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    I'm sorry, but I think that there are so many better ways of spending two hundred bucks than on a changing bag, tent whatever. For that much you could easily buy a real tent, a lot of opaque fabric and some thread and make yourself a portable darkroom. Patent Pending on that idea, but ill let you use it.
     
  18. fotch

    fotch Member

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    There are reasons to buy a Harrison and those that need them buy them. For starting out, a regular changing bag will work. I use to put a modified card board box inside to keep the cloth from laying on everything inside. I would cut the top off and one side so it was like a bin. Eventually, I got a darkroom and not longer used this bag. After moving I no longer had a darkroom and got out the old changing bag again.
    Unfortunately, its rubber coating was dried up and crumbling. So, I went on a quest to replace it. I now could afford to get a better one. Since I wanted to do larger format and wanted a bit more luxury, I purchase a Photoflex. Although it was nice it was a bit insane to set up. I finally decided to buy a Harrison and I have to say, it’s great. I lucked out and got it for $125 from a fellow APUGer who purchased new and never used it.
    That said, starting out, a regular changing bag, large as possible, will suffice. A darkroom or a closet would be the best.
     
  19. EASmithV

    EASmithV Member

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    The Patterson is the best by far.
     
  20. JPD

    JPD Member

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    Paterson with one 't'. :wink:

    I've used the Paterson System for 22 years and have no complaints. Hey, the reels are adjustable for 127-film too. :smile:
     
  21. fschifano

    fschifano Member

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    I have quite a collection of plastic tanks that I've accumulated over the years. Among them are a couple of Paterson tanks, and these are really very good. They fill and drain quickly; the reels are easy to load and of good quality construction. I recommend them. With a minimum of care, they will last practically forever.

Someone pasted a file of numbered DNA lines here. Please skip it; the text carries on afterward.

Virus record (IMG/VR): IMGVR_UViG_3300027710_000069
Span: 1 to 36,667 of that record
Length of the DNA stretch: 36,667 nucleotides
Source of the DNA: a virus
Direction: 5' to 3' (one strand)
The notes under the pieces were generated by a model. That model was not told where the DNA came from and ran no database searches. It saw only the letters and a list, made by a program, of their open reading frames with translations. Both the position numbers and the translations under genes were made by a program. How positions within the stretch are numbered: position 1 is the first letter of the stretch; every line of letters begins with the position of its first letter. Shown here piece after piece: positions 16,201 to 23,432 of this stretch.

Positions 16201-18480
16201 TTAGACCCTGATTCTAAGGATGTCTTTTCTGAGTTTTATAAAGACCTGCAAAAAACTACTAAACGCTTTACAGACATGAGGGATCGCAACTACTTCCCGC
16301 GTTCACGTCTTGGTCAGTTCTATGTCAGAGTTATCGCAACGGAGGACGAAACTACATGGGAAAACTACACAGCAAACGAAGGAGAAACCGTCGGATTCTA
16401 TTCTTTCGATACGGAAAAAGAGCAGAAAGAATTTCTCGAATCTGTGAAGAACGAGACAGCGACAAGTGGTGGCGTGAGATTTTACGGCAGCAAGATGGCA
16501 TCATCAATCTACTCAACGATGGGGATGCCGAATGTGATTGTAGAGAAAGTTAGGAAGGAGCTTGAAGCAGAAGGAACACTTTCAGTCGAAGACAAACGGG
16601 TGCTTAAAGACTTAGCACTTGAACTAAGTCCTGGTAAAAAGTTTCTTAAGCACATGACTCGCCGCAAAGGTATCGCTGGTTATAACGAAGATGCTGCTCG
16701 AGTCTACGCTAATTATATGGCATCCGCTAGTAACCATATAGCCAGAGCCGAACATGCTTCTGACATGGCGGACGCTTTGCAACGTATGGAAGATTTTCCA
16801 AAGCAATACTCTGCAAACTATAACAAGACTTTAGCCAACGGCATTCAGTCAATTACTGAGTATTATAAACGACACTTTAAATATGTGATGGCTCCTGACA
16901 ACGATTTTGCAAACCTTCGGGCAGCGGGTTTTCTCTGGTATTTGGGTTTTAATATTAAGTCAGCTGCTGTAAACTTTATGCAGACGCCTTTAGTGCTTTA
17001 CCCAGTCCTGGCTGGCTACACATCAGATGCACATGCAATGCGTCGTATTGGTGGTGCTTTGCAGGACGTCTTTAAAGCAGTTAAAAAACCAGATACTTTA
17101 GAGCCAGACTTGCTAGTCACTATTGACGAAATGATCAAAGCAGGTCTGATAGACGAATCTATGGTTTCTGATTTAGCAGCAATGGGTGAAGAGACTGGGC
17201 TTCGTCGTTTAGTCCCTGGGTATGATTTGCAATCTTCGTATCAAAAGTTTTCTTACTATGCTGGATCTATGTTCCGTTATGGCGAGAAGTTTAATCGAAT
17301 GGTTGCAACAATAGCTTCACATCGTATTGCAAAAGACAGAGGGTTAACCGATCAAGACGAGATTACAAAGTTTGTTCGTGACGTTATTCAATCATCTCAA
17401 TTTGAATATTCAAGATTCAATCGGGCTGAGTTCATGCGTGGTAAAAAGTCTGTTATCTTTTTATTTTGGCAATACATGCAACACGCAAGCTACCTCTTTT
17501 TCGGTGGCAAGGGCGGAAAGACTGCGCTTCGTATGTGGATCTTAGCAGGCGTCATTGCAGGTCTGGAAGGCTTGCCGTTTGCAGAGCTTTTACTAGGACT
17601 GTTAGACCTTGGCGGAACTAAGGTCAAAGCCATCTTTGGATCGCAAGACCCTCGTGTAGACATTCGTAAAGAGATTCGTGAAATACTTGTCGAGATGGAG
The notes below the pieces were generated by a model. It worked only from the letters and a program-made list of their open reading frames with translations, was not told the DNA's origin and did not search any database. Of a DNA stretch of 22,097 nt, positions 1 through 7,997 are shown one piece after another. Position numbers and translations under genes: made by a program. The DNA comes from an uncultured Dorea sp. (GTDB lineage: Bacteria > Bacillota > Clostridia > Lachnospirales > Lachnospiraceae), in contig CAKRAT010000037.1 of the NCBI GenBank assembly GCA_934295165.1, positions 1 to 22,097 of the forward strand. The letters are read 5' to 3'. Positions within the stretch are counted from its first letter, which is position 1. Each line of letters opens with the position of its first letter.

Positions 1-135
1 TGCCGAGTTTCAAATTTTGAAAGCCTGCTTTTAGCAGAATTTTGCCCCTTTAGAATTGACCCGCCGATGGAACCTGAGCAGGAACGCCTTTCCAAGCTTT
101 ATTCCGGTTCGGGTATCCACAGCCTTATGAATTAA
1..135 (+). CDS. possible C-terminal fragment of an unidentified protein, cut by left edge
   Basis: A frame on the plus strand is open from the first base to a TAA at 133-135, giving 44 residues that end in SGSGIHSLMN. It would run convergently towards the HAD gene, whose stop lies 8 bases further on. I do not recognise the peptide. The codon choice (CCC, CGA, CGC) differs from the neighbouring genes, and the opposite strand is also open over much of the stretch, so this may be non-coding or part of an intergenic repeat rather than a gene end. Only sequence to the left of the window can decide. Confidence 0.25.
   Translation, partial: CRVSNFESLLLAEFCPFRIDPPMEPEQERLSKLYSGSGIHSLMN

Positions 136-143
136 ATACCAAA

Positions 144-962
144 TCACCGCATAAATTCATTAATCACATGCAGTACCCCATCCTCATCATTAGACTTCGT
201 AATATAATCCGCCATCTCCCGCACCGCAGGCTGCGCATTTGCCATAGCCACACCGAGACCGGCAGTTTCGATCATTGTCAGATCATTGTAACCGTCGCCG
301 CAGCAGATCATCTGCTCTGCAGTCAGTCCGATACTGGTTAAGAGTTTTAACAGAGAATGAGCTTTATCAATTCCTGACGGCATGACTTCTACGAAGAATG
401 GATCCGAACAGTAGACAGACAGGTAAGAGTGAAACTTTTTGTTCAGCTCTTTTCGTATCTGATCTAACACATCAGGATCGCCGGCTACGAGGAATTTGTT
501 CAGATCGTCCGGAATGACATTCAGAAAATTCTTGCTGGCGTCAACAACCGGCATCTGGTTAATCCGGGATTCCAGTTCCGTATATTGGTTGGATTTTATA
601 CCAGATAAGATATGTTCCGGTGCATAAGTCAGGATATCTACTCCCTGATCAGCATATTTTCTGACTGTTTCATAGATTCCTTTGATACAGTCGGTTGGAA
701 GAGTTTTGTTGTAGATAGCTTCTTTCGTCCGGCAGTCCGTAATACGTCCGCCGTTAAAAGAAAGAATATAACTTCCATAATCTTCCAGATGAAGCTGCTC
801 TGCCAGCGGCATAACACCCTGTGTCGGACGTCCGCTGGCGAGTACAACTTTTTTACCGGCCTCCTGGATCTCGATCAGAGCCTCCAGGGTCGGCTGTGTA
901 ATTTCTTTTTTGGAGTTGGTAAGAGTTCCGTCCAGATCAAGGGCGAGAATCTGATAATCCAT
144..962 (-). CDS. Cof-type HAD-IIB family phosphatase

22. WGibsonPhotography

    WGibsonPhotography Member

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    A former photography instructor of mine used to work at a newspaper. To get his film to dry quicker, he cut a cylindrical tube of pve pipe big enough for I think four steel reels to fit in. He built a lid that would hold the nozzle of a hair dryer. Somehow, the bottom reel was raised off the bottom a little so that it wasnt standing in a pool of water. I cant remember how he did that, though.

    You might can build a similar contraption to dry plastic reels if that's the way you want to go. You could probably dry the film on the plastic reels, too.


    As a side note on this subject, he took the film out of the reel and reloaded it backwards. According to him, it helped the film dry flat. I've never had a problem with film drying flat, though. That's a good thing because there's no way I'd be able to wind the wet film backwards on the wet plastic reels. :D








    I'd suggest using one developer until you get used to how it works. I'd offer the same advice with film. Use one or two kinds of film until you know how they'll look in a given situation.

    My problem in my early days was wanting to try every black and white film I could find. All I ended up with was prints of underexposed negatives :smile:
     
  23. fschifano

    fschifano Member

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    Yeah, that would be quick, but inconsistent with producing high quality negatives. Too much risk of blowing dust onto wet emulsion where it will stick and be impossible to remove once dry. What's the rush?
     
  24. WGibsonPhotography

    WGibsonPhotography Member

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    It apparently worked for him. I'm assuming he had a pretty dust free darkroom. I just run hot water in the shower for a few minutes then hang the negatives up on the shower curtain rod. That works good enough for me. :D
     
  25. Anscojohn

    Anscojohn Subscriber

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    [ suggest using one developer until you get used to how it works. I'd offer the same advice with film. Use one or two kinds of film until you know how they'll look in a given situation.

    *********
    Amen, brother!!
     
  26. BimmerJake

    BimmerJake Member

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    is it best, or easiest, to stay within the same brand? after some of the suggested reading, i'm thinking about using ilford fp4 and dd-x as my starting combo. any thoughts? will this be a good starting point?